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JAI ARJUN SINGH
WORDSMITH

Jai Arjun Singh is an author and runs the popular cinema and books blog Jabberwock.

Murder in tandem does not quite sync

t isn't unheard of for a novel to be co-authored, but it does seem like too much of a good thing when a murder mystery is constructed, in installments, by twelve professional crime writers. If too many cooks spoil the broth, do too many writers over-boil a plot?

Yet these were the circumstances in which a whodunit titled The Floating Admiral was put together in 1931, by members of the Detection Club comprising such British mystery writers as Agatha Christie, Dorothy Sayers and Freeman Wills Crofts. Set in a small English town named Whynmouth (on the banks of a temperamental river that keeps changing tide much to everyone's bemusement), the story begins with the discovery of a boat containing the corpse of an Admiral Penistone. The first few pages establish the facts of the case and introduce us to Inspector Rudge, who will conduct the investigation; but each successive chapter, penned by a different writer, adds new characters and subplots. The Admiral's death, it turns out, could have something to do with the wedding plans of his sour-faced niece, but it could also have a connection with 20-year-old events in the opium dens of faraway China.

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The Floating Admiral is a notable curio – a literary experiment that should be of value to the aspiring detective-story writer, or to someone with special interest in the methods of the crime novelists of the time.

While the book's long final chapter – written by Anthony Berkeley – "officially" ties up the loose ends, there is also an Appendix featuring the solutions proposed by each writer. These were submitted along with the chapters they wrote, which means that at the time of forming these solutions they had no knowledge of the complications that would be introduced by the later contributors. Nor would any writer be allowed to read the others' solutions until the book was finished.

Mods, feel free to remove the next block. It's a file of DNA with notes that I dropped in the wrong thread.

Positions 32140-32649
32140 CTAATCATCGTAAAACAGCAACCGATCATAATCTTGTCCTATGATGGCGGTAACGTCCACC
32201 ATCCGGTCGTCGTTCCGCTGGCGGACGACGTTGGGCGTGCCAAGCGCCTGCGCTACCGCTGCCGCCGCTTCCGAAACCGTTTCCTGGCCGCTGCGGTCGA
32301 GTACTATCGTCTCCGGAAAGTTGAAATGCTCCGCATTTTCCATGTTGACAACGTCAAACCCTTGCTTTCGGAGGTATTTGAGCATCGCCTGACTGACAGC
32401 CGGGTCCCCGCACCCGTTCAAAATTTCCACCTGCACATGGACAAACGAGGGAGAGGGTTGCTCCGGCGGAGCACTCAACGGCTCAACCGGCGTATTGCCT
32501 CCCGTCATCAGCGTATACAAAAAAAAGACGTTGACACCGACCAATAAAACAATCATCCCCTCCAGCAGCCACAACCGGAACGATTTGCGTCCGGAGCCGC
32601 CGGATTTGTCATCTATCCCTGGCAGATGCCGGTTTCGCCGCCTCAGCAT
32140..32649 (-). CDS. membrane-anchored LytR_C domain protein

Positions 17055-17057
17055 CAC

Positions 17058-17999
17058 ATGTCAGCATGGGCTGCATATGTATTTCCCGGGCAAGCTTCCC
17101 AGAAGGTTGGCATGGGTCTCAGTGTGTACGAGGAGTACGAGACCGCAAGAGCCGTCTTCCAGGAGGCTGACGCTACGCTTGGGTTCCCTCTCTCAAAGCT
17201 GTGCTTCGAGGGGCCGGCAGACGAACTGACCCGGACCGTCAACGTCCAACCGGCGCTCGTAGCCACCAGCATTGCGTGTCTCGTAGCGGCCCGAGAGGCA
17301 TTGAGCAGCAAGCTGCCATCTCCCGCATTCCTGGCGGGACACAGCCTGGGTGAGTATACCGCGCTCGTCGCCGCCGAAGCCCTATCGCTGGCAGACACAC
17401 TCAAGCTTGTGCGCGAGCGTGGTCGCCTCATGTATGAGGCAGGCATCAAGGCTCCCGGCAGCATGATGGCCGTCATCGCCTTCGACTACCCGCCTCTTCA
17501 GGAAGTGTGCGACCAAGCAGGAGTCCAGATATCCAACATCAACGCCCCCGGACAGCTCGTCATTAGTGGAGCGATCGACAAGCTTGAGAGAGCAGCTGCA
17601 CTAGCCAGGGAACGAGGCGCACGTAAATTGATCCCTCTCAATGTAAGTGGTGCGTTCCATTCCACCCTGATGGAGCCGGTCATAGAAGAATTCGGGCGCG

If this sounds confusing, it jolly well is. Here's my main reservation about The Floating Admiral: when I'm reading a cosy whodunit of this sort, I like knowing that it comes from a single mind; that the little twists, clues or red herrings have been strewn through the pages by an individual who charted the whole plot out in her head beforehand. The reading process then feels like an amiable battle of wits with the author (even when I'm too engrossed in the plot to stop and try to figure out the solution). With a really good mystery that has a fabulously unexpected denouement, one can go back to the beginning to work out how the deception was perpetrated; one can smile at a throwaway sentence that becomes significant in retrospect, or admire the author's cleverness in introducing an irrelevant but blindsiding sub-plot.

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ith The Floating Admiral, this process is never as intense and personal because you're constantly aware that the writers saddled with the later chapters had to not just build on an existing story but also work towards a solution that was consistent with details thought up by other people. As Sayers explains in the book's Introduction, "Each writer was bound to deal faithfully with all the difficulties left for his consideration by his predecessors."

Sayers herself does quite well (she wrote the seventh chapter and provided an elaborate solution), but on the whole things get heavy-handed halfway through. In Ronald Knox's tedious chapter "Thirty Nine Articles of Doubt", Inspector Rudge, retiring for the night, makes a long list of ideas he has to follow up on. This is overkill – one gets the impression that Knox is simply trying to tabulate all the information accumulated thus far. The Floating Admiral is a notable curio – a literary experiment that should be of value to the aspiring detective-story writer, or to someone with special interest in the methods of the crime novelists of the time. But whether it works as a murder mystery in its own right is debatable.

P.S. It's no surprise that the book's new reissue highlights Agatha Christie's name on the cover, even though her contribution is barely 10 pages. But I admit to feeling tickled that Christie's proposed solution (which is notably different from most of the others) came close to my own ideas about the crime. I also got some amusement from the thought that just two years after participating in this venture, she wrote a book (Murder on the Orient Express) in which the killing was jointly done by 12 people!

 
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